Where the wondrous had become real
It had been 20-odd years since I was last in Silay, and driving through the dated streets of the city, we noticed how nothing had changed except, perhaps, for faded paint and a few broken windows.
Our ancestral house along the old Plaridel Street was still there as it always will be, for me.
Suddenly, I heard the laughter of my childhood, of summers with grandmother, aunts and uncles, and first cousins.
I felt the presence of Papa Nene, man of the house, our youngest uncle, who was remote and silent except when we touched on the one subject that made him come to life: William Shakespeare.
With enthusiasm so contagious, Papa Nene often called us to his study— a motley group between six and 16— where we listened in awe to the soliloquies of John Barrymore and Laurence Olivier, again and again, until we became sensitive to their nuances of pause and inflection.
At the age of 10, I could not decipher meanings but even then, I was enchanted with the eloquence of the words and the cadence of something close to divine.
Papa Nene delighted in teaching us his favorite scenes from “Hamlet” and “Henry V.” He directed with flourish as we rehearsed and giggled, and forgot our lines sometimes. Although we had neither costume nor audience, we performed with commitment and aplomb.
I remember my cousin Ed, then a chubby little boy, making his entrance gingerly holding a real skull that represented Yorick in Act 5 of “Hamlet.” And I still recall my favorite opening lines in the Prologue of “Henry V”:
“O for a Muse of fire, that would ascend
The brightest heaven of invention.
A kingdom for a stage, princes to act
And monarchs to behold the swelling scene…”
It may have seemed like an unorthodox childhood where fun and togetherness meant doing Shakespeare. But especially after the war— in a living room lined with family portraits—it was the liveliest form of play.
Easily 50 years have passed since we were last together, four first cousins—Nelly, Ed, Adolf and I—all known by the surname Ledesma. We were children together, who had lived disparate lives in differing cultures.
Now in our 70s and 80s, our minds still sharp, our hearts alive with gladness, we were walking among the fields of the hacienda, knowing that through all our yesteryears, we were rooted in the land.
Our intimacy with the hacienda was nurtured during World War II when we evacuated there. We never experienced the ravages of devastation, but only children’s play and serenity and an occasional plane flying low.
This was the farm we knew, the farm I now came to visit for three days too brief. So much had happened since then.
The adjacent haciendas of Lonoy and Tinihaban in Silay once belonged to our grandparents, Consuelo and Delfin Ledesma. Today they are owned by cousins and cousins’ children.
And so when Adolf pointed out to me, “Look, those are your canes,” his words had the powerful impact of bonding me with the earth and with a legacy.
Our coming together was not about owning a piece of land, but about belonging to the land, to the fields that reached out to forever. It meant winds that whispered memories and gentle rains that showered us with grace.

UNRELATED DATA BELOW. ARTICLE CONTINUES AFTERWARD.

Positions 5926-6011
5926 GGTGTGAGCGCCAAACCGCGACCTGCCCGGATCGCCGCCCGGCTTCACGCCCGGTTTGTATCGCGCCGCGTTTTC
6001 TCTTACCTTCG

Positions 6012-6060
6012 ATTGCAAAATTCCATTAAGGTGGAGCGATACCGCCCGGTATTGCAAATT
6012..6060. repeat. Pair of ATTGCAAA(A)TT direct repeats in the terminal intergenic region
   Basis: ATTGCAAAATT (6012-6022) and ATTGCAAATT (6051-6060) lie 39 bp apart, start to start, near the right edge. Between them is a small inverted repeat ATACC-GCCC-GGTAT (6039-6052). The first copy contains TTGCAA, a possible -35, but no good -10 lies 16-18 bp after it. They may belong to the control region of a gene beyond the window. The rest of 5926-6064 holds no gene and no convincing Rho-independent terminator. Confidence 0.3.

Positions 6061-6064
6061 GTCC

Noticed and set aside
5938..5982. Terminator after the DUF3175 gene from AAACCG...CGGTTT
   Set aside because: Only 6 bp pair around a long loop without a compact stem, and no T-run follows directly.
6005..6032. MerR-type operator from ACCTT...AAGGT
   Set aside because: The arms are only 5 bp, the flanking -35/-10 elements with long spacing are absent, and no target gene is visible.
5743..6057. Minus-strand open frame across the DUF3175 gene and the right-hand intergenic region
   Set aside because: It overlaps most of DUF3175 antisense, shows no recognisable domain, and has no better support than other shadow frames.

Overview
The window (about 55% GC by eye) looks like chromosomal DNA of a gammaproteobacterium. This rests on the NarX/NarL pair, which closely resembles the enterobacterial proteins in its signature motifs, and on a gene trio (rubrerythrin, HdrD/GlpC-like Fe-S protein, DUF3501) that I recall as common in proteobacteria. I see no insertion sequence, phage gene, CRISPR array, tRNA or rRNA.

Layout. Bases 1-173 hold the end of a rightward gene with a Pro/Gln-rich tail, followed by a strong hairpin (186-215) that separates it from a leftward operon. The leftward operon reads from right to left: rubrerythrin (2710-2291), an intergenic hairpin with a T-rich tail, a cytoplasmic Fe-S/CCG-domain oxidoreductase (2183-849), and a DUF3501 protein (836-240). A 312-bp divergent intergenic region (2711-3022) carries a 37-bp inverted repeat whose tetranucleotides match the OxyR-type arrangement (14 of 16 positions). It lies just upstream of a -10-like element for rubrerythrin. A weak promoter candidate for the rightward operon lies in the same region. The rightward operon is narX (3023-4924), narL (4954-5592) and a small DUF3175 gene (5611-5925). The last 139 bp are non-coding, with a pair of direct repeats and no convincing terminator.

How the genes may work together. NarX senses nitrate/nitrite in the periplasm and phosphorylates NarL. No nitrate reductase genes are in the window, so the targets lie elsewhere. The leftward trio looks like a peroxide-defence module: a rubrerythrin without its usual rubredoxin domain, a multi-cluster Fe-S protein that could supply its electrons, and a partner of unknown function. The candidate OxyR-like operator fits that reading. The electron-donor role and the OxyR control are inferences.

From the perspective of time, it signified our awakening to the needs of a place given to our care.
Next to Tinihaban, Ed developed a punong, a fishpond of quiet splendor that glistened when the sun shone upon it. With the masterful eye of an architect, he built casita for each of his children, white structures that blended beautifully with giant old trees.
We spent time there, but rather than speak of the vanished past, we looked to the future of our farms and the gems that lay within them.
Lonoy Adolf, with profound generosity, focused on the needs of the obrero, many of whose families have worked in the hacienda for close to a hundred years. After retiring as senior vice president of PDCP, he built a ballpark for the children and encouraged their interest in sports.
He initiated Project Hope, a dynamic program that is constructing homes and restoring old ones, replacing broken pipes and creating a wonderful plaza to foster a humane environment. Recently, the curious from neighboring towns have been coming to see it, and they have been inspired.
At the heart of this vast expanse was Nelly’s wonderland: her personal library, clearly reminiscent of Papa Nene’s lively influence.
“He made me discover the enchantment of books!” she said. “I remember him telling me the beginning of Sir Walter Scott’s ‘Ivanhoe’ and when I got all caught up, saying, ‘Now read the book and find out the rest of the story!’ We did some brilliant ‘Shakespeare trips’ to Stratford-on-Avon in England and Canada.”
Nestled amid fields of sugarcane, wild flowers and a quaint herbal garden, Nelly’s library was a sleek, high-ceiling structure that housed 5,000 books of scholarship, each one loved and read, with pencil markings along crisp, white margins. The titles ranged from our grandfather’s medical textbooks to the works of T.S. Eliot, Rainer Maria Rilke, Robinson Jeffers, and the Temple edition of the masterpieces of the Sisters Bronte, only two sets of which are known to exist.
Some books were acquired when Nelly and her cousin, Doreen Gamboa Fernandez, went on a treasure hunt to Hay-on-Wye, the National Book Town of Wales, before the world began flocking to its literary “Hay Festivals.”
Designed by Ed, the library included a master suite where Nelly lives with no TV to distract her or newspaper to disrupt her quietude. Here, surrounded by silence, the art of stillness could deepen. I stayed with her.
In one of our long conversations, she expressed, “Living with books in land you belong to means life in God’s country. Can anything be better than this?”
It was then I truly felt that in the heart of our hacienda, the wondrous had become real.
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